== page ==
LGBT History Month: No one should face homelessness because of who they are
13.02.2019 1510 XX
February marks LGBT History Month, a time for us to reflect on the historic struggle for LGBT+ rights and liberation across the world, and to shine a spotlight on the achievements and work of LGBT+ people.
We can sometimes take for granted that rights and liberties are afforded to everyone, regardless of sexuality and gender identity. However, the progress we celebrate today has been achieved by decades of campaigning and struggle for equal rights.
From the decriminalisation of homosexuality across all nations starting in England and Wales in 1967, to gaining employment rights for transgender people in 1999, to repealing Section 28, the introduction of the equal age of consent, gender recognition, civil partnerships, the Equality Act and legalising same-sex marriage only 5 years ago; LGBT History Month is a time to celebrate every one of these milestones.
Homelessness and discrimination pose a dual threat to LGBT people, who face layers of stigma and isolation
But the battle is far from over and we’re still a long way from ending homelessness, particularly for vulnerable groups like young LGBT people, who suffer disproportionately from discrimination and intolerance - two key drivers of homelessness.
According to Albert Kennedy Trust (2015), almost one in four young homeless people identifies as LGBT and 77% of LGBT youth homelessness is caused by family rejection, abuse or being asked to leave home.
They have also found that compared to their non-LGBT peers, young LGBT people facing homelessness are more likely to be subject to violence, sexual exploitation, develop substance abuse problems and engage in higher levels of risky sexual behaviour. This includes the heightened risk of experiencing violence when sleeping rough, but also the risk of harassment and homophobic and transphobic bullying in temporary accommodation, or when sleeping in tents or in friends’ or strangers’ houses. As a consequence, homelessness has a much higher impact on the health, wellbeing, safety and access to employment and education of this group.
Once in a vulnerable situation, members of the LGBT homeless population are also less likely to seek support. If they do, the Albert Kennedy Trust found that services aren’t always well-equipped to deal with or understand LGBT-specific issues, especially those of the trans community.
This is particularly alarming given Stonewall found last year that a quarter of trans people they surveyed has experienced homelessness.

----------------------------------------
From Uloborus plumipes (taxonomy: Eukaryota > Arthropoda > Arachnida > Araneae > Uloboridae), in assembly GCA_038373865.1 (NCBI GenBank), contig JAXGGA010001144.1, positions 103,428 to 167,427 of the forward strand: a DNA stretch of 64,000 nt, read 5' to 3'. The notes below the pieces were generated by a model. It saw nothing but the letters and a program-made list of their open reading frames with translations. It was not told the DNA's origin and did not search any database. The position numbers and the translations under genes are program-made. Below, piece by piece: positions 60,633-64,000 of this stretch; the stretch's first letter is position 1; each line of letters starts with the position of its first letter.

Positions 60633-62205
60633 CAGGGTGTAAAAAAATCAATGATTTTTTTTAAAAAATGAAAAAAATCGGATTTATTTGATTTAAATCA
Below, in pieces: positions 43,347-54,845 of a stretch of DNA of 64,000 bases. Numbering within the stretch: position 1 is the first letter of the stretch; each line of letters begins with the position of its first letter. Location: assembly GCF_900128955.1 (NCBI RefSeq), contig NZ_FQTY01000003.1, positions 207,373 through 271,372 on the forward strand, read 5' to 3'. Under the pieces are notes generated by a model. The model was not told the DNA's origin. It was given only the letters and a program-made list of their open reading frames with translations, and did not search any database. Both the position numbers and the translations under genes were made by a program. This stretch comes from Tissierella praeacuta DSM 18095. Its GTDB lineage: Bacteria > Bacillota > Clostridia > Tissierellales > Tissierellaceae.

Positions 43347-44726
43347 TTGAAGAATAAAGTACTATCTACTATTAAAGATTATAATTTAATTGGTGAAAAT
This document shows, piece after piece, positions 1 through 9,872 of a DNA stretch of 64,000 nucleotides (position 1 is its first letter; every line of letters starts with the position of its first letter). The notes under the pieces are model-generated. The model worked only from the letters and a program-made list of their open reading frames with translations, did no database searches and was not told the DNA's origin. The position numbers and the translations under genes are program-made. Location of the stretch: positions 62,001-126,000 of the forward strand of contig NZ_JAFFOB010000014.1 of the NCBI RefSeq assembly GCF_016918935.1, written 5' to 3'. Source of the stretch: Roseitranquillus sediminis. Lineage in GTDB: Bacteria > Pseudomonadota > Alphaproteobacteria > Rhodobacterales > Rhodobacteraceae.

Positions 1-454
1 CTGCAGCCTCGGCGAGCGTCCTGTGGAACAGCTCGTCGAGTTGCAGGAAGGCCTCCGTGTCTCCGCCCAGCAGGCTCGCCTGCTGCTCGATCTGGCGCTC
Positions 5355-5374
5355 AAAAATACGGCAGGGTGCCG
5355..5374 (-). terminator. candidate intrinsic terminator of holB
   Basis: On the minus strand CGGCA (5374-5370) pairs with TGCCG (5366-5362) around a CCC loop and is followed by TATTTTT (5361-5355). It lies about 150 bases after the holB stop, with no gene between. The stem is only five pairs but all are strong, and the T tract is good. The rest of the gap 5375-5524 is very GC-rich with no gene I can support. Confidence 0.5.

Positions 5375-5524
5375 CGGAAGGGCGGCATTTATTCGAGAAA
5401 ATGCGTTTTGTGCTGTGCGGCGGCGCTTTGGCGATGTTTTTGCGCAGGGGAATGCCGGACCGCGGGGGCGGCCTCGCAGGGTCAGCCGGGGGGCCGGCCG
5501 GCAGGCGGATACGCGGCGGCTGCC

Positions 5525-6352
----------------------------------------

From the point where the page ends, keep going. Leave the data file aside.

The LGBT community is not only more at risk of homelessness due to abuse or violence in their family according to the Albert Kennedy Trust, but it can also find escaping homelessness difficult as the APPG for Ending Homelessness has heard as part of its inquiry into rapid rehousing last year.
Stonewall research from 2018 also found that one in four of trans people was discriminated against when looking for a home to rent or buy in the last year. One in five non-binary people has also experienced discrimination while looking for a new home.
Fighting for everyone’s right to a stable home
Given the huge economic cost, as well as the devastating human cost of homelessness, it’s clear that prevention is better than cure. The Albert Kennedy Trust have led the way in putting prevention into practice by launching a digital network connecting young people with eMentors and resources, running Purple Door, the country’s first emergency safe house for LGBT young people and launching Rainbow Packs, which provide young people with everything they need to access and maintain private tenancies.
At Crisis, we continue to make the case for prevention-focused initiatives, which we know play such an important role in limiting the impact of homelessness on people’s lives and public services. By increasingly reaching marginalised communities and reducing the need for complex and costly relief interventions, these initiatives must be at the heart of any strategy to reduce and, ultimately, end homelessness.
The Government also has a key role to play. If it is to avoid undermining the prevention agenda established by the Homelessness Reduction Act (2017), it must truly consider the needs of vulnerable LGBT people in its guidance and policy-making, particularly when we know LGBT people are over-represented in other groups more likely to experience homelessness.
For example, young LGBT people seeking asylum are often not seen as ‘at risk’ and Stonewall found that 1 in 4 lesbian and bisexual women experienced domestic abuse in a relationship.
Crisis has recommended that the Home Office extends the 28-day move-on period for newly recognised refugees to at least 56 days to ensure that local authorities have sufficient time to work with a household to prevent them from becoming homeless. We have also recommended that anyone who is homeless as a result of domestic abuse is automatically considered ‘priority need’ for housing.
We know that homelessness is not inevitable, and with political will, it can be ended.
If LGBT History Month can teach us anything, it’s that change doesn’t happen overnight, but with dedication, resolve and unity, we can succeed against the odds.
Together we will end homelessness, for everyone.
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